The vote forced Greeks, in a fifth year of recession, to choose open-ended austerity to stay in the euro or reject the terms of a bailout and risk the turmoil of exiting the 17-nation currency. The election threatened to dominate a summit of world leaders that starts tomorrow in Mexico.

Antonis Samaras’s New Democracy had 30.1 percent, or 130 seats, and Socialist Pasok took 12.6 percent for 33 seats, the projection showed. Alexis Tsipras’s Syriza, which advocated reneging on the terms of the bailout, won 26.5 percent, or 71 seats. Samaras called for a government of national salvation.

“The Greek people expressed their will to stay anchored with the euro, remain an integral part of the euro zone and honor the country’s commitments,” Samaras told supporters. “There’s no time to lose.”

Pressure on Venizelos

While Pasok leader Evangelos Venizelos demanded that Syriza join a unity coalition, the former finance minister said a government must be formed right away to avoid further economic deterioration and safeguard Greece’s place in the euro. That will make it harder for him to hold off demands to team up with Samaras in a coalition that excludes Tsipras.

Pasok “will not be able to resist such a pressure,” Wolfango Piccoli, a political risk analyst at Eurasia Group in London, said in an e-mail.

While 21 parties were on the ballot, the main contest was between Tsipras and Samaras, who said his challenger’s policy risked an exit from the currency union.

Tsipras signaled Syriza won’t join the national salvation government planned by New Democracy.

Syriza “will be present in all developments as the main voice of the anti-bailout vote in Greece,” he said in statements carried live on state-run NET TV today. Austerity measures underpinning the international rescues extended to Greece have no popular support, he said.

Euro Concerns

The election marked a revote after an inconclusive May 6 ballot that stoked increasing speculation that Greece’s dwindling cash reserves and accelerating deposit flight would force it out of the 17-nation currency union.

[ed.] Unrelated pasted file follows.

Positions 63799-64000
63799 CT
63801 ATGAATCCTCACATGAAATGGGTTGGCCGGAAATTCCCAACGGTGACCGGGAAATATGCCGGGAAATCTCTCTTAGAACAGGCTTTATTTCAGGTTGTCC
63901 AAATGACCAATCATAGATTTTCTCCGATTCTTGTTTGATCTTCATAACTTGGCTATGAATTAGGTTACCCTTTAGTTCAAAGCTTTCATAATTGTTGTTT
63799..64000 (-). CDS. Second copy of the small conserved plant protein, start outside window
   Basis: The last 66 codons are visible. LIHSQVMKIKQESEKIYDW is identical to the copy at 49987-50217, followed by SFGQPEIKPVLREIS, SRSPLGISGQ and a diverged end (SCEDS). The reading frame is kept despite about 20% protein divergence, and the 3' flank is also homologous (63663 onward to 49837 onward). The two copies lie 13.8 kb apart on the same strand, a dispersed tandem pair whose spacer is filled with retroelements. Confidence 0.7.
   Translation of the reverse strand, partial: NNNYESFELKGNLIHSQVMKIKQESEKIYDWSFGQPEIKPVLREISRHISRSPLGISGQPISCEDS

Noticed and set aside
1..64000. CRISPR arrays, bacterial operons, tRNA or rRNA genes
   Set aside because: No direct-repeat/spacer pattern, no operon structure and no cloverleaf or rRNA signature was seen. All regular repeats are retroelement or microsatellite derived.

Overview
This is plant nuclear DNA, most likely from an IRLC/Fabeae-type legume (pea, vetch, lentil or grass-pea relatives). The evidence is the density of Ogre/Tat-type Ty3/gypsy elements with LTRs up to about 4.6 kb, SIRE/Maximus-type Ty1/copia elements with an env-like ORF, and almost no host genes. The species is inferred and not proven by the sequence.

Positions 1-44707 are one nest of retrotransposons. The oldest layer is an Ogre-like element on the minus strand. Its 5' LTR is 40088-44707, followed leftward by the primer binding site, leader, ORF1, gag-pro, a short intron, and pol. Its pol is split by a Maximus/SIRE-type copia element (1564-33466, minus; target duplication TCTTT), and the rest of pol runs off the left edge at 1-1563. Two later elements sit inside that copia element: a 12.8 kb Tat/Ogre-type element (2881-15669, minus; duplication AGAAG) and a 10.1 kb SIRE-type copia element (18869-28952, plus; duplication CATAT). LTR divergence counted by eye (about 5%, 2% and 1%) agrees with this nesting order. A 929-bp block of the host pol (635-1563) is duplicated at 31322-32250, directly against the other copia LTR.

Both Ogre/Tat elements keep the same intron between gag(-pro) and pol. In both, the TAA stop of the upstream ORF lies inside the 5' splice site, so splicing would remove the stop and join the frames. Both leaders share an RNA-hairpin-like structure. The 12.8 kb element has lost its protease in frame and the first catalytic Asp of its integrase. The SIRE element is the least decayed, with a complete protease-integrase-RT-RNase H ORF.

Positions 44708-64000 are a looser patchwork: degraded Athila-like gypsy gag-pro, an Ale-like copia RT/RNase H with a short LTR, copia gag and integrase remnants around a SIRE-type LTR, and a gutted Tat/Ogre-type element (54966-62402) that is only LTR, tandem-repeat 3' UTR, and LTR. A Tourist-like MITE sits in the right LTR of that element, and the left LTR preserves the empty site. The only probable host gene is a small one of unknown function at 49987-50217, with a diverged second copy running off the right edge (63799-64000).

Now in its third year, the European debt crisis has rounded back to Greece, which sparked the turmoil in October 2009 when Pasok Prime Minister George Papandreou revealed a deficit four times more than European rules allowed. Greece has since gotten two rescue packages totaling 240 billion euros ($303 billion) from the European Union and International Monetary Fund.

In exchange for the aid, Greece promised state asset sales, pension cuts and wage reductions. Tsipras pledged to abandon those measures. Samaras had said that made the vote a referendum on quitting the euro. Tsipras, who said he’d try to keep Greece in the euro while tearing up the bailout agreements, urged voters to reject the two main parties that backed the international rescue, New Democracy and Pasok.

German Signal

Meantime, Germany signaled a willingness to loosen some of the pressure on Greece. “I can imagine we could do something in terms of the timeframe, because the standstill that has taken place over the past few weeks has done damage,” Foreign Minister Guido Westerwelle told broadcaster ZDF in Berlin today. “But one thing must be clear: the treaties must be valid in substance. They can’t be canceled or renegotiated.”

Before the vote, central banks intensified warnings that Europe’s failure to tame its debt crisis threatens to roil the world’s financial markets and economy as Greece’s election looms as the next flashpoint for investors.

The Greek turmoil has cast a pall around the world, with Bank of England Governor Mervyn King calling the euro debt crisis a “black cloud” over the global economy.

Following the vote, the currency gained 0.6 percent to $1.2709 at 11:20 p.m. in Athens.

To contact the reporters on this story: Maria Petrakis in Athens at; Natalie Weeks in Athens at

To contact the editor responsible for this story: James Hertling at